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1.  Dignity- a fundamental principle of mental health care 
doi:10.4103/0971-5916.169184
PMCID: PMC4683817  PMID: 26609024
2.  Mobile mental health care - an opportunity for India 
doi:10.4103/0971-5916.169185
PMCID: PMC4683818  PMID: 26609025
3.  Cancer stem cells in hepatocellular carcinomas 
doi:10.4103/0971-5916.169191
PMCID: PMC4683819  PMID: 26609026
4.  Pain relief during minor procedures: a challenge for gynaecologists 
doi:10.4103/0971-5916.169192
PMCID: PMC4683820  PMID: 26609027
5.  Alzheimer's disease: Unique markers for diagnosis & new treatment modalities 
Alzheimer's disease (AD) is a progressive and irreversible neurodegenerative disease. In humans, AD becomes symptomatic only after brain changes occur over years or decades. Three contiguous phases of AD have been proposed: (i) the AD pathophysiologic process, (ii) mild cognitive impairment due to AD, and (iii) AD dementia. Intensive research continues around the world on unique diagnostic markers and interventions associated with each phase of AD. In this review, we summarize the available evidence and new therapeutic approaches that target both amyloid and tau pathology in AD and discuss the biomarkers and pharmaceutical interventions available and in development for each AD phase.
doi:10.4103/0971-5916.169193
PMCID: PMC4683821  PMID: 26609028
6.  The need for better evidence to evaluate the health & economic benefits of India's Rashtriya Swasthya Bima Yojana 
In this review the existing evidence on the impact of Rashtriya Swasthya Bima Yojana (RSBY) is discussed in the context of international literature available on health insurance. We describe potential pathways through which health insurance can affect health and economic outcomes, discuss evidence from other developing countries, and identify potential biases and inconsistencies in existing studies on RSBY impact. Given the relatively recent introduction of RSBY, lack of quality, verifiable data on utilization patterns, and the absence of reliable evaluation studies, there is a need to exercise caution while assessing the merits of the programme. Considering the enormous potential and cost of the programme, we emphasize the need for a rigorous impact evaluation of RSBY. It will not only help capture the real impact of the scheme, but may also be able to estimate the extent of systemic inefficiencies at the level of the consumer.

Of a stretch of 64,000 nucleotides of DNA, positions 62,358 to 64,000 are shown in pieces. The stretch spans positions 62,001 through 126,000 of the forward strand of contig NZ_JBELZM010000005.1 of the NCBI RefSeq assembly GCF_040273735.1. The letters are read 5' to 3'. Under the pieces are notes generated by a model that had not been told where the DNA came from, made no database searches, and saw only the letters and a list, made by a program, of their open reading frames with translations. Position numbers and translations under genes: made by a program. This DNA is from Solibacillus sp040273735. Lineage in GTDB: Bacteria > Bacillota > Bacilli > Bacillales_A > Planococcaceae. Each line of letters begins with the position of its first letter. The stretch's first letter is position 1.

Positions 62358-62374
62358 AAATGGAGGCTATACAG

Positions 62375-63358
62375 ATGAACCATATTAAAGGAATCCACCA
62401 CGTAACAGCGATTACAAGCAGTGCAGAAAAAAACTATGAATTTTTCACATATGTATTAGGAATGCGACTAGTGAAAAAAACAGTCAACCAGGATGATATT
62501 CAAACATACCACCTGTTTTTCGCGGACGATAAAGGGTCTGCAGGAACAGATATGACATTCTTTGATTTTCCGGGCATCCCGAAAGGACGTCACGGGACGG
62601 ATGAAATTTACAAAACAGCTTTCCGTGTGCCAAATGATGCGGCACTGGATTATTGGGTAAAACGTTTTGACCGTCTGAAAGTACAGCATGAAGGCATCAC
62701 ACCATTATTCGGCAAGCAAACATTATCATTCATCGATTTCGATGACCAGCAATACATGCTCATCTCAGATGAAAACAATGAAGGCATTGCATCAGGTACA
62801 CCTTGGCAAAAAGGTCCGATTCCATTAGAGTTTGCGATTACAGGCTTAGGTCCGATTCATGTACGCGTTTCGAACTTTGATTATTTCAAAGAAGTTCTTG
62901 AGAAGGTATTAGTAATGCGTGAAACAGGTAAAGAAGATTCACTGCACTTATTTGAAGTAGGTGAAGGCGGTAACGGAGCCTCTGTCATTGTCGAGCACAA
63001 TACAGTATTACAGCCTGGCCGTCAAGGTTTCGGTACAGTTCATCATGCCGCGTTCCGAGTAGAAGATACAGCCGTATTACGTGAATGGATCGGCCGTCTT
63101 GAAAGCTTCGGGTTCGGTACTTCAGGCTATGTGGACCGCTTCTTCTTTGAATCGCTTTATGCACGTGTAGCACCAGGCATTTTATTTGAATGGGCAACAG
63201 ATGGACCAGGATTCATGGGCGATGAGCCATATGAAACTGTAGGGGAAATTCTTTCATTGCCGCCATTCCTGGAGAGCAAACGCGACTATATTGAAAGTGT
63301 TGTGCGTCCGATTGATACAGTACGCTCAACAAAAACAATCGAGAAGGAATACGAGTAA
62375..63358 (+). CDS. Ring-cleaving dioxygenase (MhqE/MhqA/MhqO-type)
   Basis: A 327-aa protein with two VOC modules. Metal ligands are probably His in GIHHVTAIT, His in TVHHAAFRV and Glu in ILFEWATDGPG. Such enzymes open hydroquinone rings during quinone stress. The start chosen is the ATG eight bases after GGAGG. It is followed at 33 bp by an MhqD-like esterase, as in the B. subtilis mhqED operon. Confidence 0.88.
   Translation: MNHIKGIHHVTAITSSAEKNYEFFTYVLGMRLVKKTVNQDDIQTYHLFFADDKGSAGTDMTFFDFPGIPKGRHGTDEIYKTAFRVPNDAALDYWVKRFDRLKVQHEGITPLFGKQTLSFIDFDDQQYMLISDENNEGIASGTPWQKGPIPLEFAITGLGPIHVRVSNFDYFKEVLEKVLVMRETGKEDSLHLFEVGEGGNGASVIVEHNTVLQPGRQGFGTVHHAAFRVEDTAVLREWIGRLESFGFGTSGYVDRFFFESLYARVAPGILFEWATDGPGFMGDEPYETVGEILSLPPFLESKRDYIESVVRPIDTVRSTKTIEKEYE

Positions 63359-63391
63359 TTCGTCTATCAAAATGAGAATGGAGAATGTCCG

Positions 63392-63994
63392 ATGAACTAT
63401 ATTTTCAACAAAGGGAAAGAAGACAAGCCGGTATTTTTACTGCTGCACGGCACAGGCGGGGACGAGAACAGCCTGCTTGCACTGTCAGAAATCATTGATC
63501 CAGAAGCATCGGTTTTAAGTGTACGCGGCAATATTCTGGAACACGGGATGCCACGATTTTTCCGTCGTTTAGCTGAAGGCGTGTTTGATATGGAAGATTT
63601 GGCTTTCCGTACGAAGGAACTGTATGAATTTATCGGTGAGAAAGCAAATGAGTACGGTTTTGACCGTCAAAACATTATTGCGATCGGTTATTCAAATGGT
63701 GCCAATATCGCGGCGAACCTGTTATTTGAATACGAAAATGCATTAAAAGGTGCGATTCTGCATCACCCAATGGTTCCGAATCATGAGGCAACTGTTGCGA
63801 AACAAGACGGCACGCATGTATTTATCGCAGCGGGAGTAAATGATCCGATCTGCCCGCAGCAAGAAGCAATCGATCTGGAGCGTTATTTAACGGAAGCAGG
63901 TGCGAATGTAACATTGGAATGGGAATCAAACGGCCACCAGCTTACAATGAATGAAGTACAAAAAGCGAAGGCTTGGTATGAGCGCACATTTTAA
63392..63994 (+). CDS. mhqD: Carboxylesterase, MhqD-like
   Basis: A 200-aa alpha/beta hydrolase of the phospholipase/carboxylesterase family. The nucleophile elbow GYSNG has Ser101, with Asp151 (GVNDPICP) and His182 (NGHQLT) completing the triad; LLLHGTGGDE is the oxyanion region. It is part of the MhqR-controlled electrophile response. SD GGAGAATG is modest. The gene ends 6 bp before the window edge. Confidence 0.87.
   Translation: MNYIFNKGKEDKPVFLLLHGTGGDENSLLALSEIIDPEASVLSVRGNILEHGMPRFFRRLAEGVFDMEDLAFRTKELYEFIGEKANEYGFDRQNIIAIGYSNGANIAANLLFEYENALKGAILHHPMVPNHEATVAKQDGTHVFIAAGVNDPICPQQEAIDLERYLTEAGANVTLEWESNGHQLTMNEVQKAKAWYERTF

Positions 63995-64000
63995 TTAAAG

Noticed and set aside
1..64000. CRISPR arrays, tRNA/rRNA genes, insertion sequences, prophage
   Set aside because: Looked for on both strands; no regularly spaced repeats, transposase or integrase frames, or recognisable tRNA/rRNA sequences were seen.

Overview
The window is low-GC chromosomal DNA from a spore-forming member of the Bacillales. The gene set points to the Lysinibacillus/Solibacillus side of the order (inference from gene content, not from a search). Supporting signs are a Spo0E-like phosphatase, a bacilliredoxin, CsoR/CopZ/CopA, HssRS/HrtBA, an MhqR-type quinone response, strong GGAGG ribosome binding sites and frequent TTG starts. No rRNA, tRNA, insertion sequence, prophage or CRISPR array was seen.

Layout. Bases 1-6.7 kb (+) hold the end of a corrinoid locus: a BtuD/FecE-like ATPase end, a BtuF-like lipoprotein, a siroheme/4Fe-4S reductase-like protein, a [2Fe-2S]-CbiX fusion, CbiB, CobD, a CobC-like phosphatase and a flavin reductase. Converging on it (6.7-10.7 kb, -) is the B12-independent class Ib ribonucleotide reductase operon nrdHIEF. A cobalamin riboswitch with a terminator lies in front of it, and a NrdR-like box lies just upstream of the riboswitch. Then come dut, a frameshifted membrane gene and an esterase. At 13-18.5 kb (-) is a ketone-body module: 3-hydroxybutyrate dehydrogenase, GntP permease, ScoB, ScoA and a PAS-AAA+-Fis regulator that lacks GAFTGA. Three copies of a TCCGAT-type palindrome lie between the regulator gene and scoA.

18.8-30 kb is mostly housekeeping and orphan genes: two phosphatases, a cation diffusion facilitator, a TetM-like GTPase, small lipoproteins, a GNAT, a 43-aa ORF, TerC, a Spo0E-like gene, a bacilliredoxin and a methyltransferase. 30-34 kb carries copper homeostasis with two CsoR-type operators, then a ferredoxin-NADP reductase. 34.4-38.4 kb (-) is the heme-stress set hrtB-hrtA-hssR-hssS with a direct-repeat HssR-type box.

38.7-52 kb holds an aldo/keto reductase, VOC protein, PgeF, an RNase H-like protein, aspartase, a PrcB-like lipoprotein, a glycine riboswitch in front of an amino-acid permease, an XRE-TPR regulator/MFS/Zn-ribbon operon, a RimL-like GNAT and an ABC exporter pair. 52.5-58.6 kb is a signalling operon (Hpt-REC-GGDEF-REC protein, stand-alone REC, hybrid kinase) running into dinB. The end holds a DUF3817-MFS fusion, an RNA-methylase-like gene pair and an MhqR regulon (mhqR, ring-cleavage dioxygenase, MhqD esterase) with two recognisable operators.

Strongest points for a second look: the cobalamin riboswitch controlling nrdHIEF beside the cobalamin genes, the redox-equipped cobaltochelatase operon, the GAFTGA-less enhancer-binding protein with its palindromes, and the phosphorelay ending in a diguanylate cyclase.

doi:10.4103/0971-5916.169194
PMCID: PMC4683822  PMID: 26609029
Financial risk protection; impact evaluation; RSBY; social health insurance
7.  Cancer stem cells in hepatocellular carcinoma - an immunohistochemical study with histopathological association 
Background & objectives:
Cancer stem cells (CSCs) may be responsible for tumour recurrence and resistance to chemotherapy in hepatocellular carcinoma (HCC). This study was carried out to evaluate the association between histological parameters and liver CSCs (LCSC) in HCC, and to compare distribution of liver CSCs in HCC associated with and without hepatitis B virus (HBV) infection.
Methods:
Seventy nine tumours (49 surgical resections from 46 patients, and 30 from autopsy) were reviewed. Immunohistochemical staining for the LCSC marker EpCAM (epithelial cell adhesion molecule), liver progenitor cell (LPC) markers CK19 (cytokeratin 19) and neural cell adhesion molecule (NCAM) were performed and were associated with histological features of tumour behaviour.
Results:
Thirty three tumours (41.8%) showed positive staining for EpCAM. CK19 and NCAM expression were seen in 26 (32.9%) and four (5.1%) tumours, respectively. The expression of EpCAM and CK19 was significantly associated with each other (P<0.001). EpCAM expression was significantly associated with clinical and histological features indicating aggressive tumour behaviour, including younger age of onset, higher serum alpha foetoprotein (AFP) levels, tumour cell dedifferentiation, increased mitotic activity, and vascular invasiveness. There was no significant difference in expression of EpCAM, CK19 and NCAM between HBV positive and negative HCC.
Interpretation & conclusions:
The LCSC marker EpCAM was expressed in less than half of HCC, was independent of HBV aetiology, and was strongly associated with clinical and histological features of aggressive tumour behaviour. Positive staining for CK19 suggests a possible LPC origin of the EpCAM positive HCCs.